Australia to boost its amphibious capability

16 December 2011 (Last Updated December 16th, 2011 04:30)

Australia is planning to procure an additional humanitarian and disaster relief ship to bolster the Royal Australian Navy’s amphibious capability, defence minister Stephen Smith and Defence Materiel minister Jason Clare revealed.

Australia is planning to procure an additional humanitarian and disaster relief ship to bolster the Royal Australian Navy's amphibious capability, defence minister Stephen Smith and Defence Materiel minister Jason Clare revealed.

The third ship could be a commercial off-the-shelf vessel, which will be modified and used primarily to transport troops and supplies during humanitarian and disaster relief operations.

The purchase of a third ship will ensure the amphibious capability required by the navy until the delivery of the Landing Helicopter Dock ships in the middle of the next decade.

Further detailed decisions on the purchase of the additional ship will be taken in the near future; however, the vessel will be manned under a civilian crewing arrangement and will enter service in 2012.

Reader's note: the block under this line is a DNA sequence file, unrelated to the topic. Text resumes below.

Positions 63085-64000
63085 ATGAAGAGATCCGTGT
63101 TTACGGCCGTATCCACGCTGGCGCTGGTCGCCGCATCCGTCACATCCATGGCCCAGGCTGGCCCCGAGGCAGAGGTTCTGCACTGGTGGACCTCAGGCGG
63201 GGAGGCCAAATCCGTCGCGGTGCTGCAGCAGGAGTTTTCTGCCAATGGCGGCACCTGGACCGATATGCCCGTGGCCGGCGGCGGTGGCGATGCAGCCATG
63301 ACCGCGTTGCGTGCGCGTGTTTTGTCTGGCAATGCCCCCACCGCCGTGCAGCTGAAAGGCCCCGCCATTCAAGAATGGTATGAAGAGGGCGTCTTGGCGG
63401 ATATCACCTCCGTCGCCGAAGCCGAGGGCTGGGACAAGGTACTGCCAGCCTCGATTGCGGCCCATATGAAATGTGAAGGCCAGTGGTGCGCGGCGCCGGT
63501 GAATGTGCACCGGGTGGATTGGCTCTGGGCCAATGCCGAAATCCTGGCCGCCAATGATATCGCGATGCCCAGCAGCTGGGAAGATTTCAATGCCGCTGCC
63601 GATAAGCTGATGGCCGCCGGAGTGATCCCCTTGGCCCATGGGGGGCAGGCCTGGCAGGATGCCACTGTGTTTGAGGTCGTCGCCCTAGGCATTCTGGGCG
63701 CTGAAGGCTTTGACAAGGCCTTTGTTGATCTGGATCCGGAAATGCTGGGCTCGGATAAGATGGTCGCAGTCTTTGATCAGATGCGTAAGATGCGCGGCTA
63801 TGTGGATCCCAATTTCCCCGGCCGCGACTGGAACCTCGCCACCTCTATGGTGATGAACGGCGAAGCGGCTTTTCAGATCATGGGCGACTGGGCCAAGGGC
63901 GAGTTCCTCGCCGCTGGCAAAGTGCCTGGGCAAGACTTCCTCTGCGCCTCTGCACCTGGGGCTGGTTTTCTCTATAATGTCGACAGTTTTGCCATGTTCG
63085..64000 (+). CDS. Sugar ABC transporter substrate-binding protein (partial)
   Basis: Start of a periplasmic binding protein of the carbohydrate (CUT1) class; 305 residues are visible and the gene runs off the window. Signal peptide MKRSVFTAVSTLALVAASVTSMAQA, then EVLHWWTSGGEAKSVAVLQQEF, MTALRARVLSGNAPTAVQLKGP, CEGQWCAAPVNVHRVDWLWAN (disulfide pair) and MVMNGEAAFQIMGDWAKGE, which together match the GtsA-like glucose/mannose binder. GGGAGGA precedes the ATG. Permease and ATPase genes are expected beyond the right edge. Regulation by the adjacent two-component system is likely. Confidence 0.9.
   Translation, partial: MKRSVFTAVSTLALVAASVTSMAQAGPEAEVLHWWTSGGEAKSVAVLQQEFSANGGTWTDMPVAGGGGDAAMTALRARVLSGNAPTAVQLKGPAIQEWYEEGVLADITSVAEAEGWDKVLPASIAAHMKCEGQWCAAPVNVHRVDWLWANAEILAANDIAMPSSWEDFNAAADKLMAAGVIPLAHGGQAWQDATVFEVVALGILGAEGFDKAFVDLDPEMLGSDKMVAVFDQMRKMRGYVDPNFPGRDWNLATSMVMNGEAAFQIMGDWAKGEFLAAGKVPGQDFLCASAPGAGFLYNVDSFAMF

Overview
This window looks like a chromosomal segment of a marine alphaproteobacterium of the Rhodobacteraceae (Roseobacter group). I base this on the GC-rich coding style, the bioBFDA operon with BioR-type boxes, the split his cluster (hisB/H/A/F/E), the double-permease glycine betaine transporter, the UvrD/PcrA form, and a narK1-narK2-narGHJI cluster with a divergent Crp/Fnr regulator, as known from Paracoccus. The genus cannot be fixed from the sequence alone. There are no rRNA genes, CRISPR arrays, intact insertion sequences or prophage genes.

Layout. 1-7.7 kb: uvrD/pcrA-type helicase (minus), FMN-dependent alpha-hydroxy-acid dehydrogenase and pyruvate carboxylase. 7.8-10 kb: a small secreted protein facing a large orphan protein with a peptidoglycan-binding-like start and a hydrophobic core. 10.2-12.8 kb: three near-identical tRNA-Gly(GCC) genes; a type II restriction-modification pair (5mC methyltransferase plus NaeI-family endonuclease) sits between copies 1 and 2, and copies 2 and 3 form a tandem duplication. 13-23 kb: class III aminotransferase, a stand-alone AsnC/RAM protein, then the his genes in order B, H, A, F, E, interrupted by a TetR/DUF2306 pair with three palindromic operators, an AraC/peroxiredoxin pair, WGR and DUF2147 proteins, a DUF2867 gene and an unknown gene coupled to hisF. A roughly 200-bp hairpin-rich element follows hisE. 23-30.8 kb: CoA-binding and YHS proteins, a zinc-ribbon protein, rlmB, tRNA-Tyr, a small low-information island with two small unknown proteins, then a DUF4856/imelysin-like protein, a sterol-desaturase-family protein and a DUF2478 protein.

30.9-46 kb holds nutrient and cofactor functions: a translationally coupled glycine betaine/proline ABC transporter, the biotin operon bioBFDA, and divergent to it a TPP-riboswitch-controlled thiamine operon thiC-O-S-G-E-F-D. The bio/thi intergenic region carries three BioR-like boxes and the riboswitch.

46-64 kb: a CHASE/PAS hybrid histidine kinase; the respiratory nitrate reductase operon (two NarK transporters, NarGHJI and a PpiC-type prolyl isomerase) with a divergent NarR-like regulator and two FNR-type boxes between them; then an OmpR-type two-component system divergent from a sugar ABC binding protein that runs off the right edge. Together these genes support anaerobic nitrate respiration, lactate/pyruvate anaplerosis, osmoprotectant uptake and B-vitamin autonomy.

The Australian Government had already approved a proposal to buy two amphibious ships, HMAS Choules and HMAS Tobruk, for induction into its fleet.

The navy had also leased the Subsea Operations Vessel (SOV) Windermere to enhance its capabilities, especially during the cyclone season from 14 October 2011 to 31 January 2012, with an option until the end of February 2012.

The 260ft-long Windermere, launched in 2010, features a 12.8t helipad, a 15-man saturation diving system and a unique diesel-electric powerplant, and has a displacement capacity of 4,750t.

The New Zealand Navy also selected Windermere to provide operational requirements as part of the joint Pacific-focused Ready Response Force.